New York State Bar Association President David P. Miranda, who was formally inaugurated on Saturday during a meeting of the Association’s House of Delegates in Cooperstown, called on the state government and the legal community to do more to close “the justice gap.”
Moments after former New York State Chief Judge Judith S. Kaye administered the ceremonial oath of office, Miranda reminded House members of the concluding words of the Pledge of Allegiance that they had recited earlier that morning.
“Those last words of that pledge are: ‘with liberty and justice for all,’” he said. “Our Association gives life to these words. Everything we do from our legislative agenda, to the hours we put into our substantive reports, to the hard work in our sections and committees, to the debate in this great House about how we can better this great state of ours, we give life to these words.”
Miranda commended attorneys, law firms and legal service organizations for providing pro bono legal services to the poor and underserved. As an example, he cited efforts of 7,000 attorneys who have donated 1.3 million hours of pro bono services through the Association’s Empire State Counsel program since 2007.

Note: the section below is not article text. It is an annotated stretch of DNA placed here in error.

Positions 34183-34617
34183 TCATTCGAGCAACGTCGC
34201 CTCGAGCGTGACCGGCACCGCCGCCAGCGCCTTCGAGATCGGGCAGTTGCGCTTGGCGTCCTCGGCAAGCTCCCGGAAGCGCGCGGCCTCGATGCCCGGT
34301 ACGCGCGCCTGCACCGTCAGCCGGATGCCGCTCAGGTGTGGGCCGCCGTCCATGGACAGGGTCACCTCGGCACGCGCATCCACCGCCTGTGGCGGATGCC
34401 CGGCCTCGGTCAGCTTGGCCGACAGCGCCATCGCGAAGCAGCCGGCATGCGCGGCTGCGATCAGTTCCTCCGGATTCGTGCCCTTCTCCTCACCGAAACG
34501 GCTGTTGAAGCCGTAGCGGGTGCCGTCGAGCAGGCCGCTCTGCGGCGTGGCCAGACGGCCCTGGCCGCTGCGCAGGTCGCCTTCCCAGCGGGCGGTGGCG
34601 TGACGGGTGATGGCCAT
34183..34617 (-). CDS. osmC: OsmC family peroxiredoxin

“Despite our effort, the unmet need for legal services in our state continues to grow. There’s a gap, a justice gap. Our state can do better and our Association can do more—because when the poorest among us are provided access to justice, we are all served better,” he said.
Miranda announced the creation of a joint committee of the State Bar Association and The New York Bar Foundation, the charitable arm of the Association, to raise resources needed to begin to address the justice gap.
Former Chief Judge Kaye, who appointed Miranda to the New York State Commission on Public Access to the Court Records, was honored by the State Bar Association Saturday as a “trailblazer” among women attorneys.
She was the first woman to be appointed to the state Court of Appeals and the first to be named Chief Judge of the State of New York.
Miranda officially took office as president on June 1.
During his first three weeks, he traveled 8,000 miles for the Association, including trips to: Buffalo, where he attended meetings at Buffalo Law School and the Erie County Bar Association; London, where he represented the Association at ceremonies celebrating the Magna Carta, and met with representatives of the NYSBA International Section’s UK Chapter and with leaders of the Law Society of England and Wales; and Washington, D.C., where he sponsored the admission of 16 Association members to practice before the U.S. Supreme Court.
The 74,000-member New York State Bar Association is the largest voluntary state bar association in the nation. It was founded in 1876.
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